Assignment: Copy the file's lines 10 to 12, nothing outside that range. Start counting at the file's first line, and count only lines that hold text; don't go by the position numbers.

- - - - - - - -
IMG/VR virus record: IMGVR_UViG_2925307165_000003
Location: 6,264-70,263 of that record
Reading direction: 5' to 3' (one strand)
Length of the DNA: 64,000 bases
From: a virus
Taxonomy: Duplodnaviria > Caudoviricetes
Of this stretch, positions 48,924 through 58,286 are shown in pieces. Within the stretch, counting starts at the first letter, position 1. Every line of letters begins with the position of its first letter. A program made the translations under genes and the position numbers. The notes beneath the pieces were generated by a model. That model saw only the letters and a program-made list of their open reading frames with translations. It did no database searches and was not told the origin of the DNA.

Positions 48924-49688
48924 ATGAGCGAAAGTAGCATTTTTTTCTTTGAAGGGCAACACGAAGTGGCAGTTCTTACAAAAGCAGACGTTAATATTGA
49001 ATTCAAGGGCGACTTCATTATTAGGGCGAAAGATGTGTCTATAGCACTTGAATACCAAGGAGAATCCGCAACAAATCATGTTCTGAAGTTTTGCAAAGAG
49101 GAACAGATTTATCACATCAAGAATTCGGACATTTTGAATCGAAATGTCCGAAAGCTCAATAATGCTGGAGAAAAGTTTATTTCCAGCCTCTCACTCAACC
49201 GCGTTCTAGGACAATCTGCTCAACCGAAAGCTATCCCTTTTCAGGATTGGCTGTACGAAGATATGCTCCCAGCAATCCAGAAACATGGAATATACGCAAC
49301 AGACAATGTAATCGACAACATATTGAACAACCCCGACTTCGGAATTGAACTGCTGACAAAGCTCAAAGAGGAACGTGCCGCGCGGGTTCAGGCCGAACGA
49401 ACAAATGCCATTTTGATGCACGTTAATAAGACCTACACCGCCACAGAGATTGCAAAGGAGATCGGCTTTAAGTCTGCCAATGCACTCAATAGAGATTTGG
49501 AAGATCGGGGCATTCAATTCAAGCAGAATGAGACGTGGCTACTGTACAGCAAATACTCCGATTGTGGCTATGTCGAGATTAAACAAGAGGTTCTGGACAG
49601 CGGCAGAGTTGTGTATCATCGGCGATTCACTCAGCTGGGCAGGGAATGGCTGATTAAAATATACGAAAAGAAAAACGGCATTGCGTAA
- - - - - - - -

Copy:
49001 ATTCAAGGGCGACTTCATTATTAGGGCGAAAGATGTGTCTATAGCACTTGAATACCAAGGAGAATCCGCAACAAATCATGTTCTGAAGTTTTGCAAAGAG
49101 GAACAGATTTATCACATCAAGAATTCGGACATTTTGAATCGAAATGTCCGAAAGCTCAATAATGCTGGAGAAAAGTTTATTTCCAGCCTCTCACTCAACC
49201 GCGTTCTAGGACAATCTGCTCAACCGAAAGCTATCCCTTTTCAGGATTGGCTGTACGAAGATATGCTCCCAGCAATCCAGAAACATGGAATATACGCAAC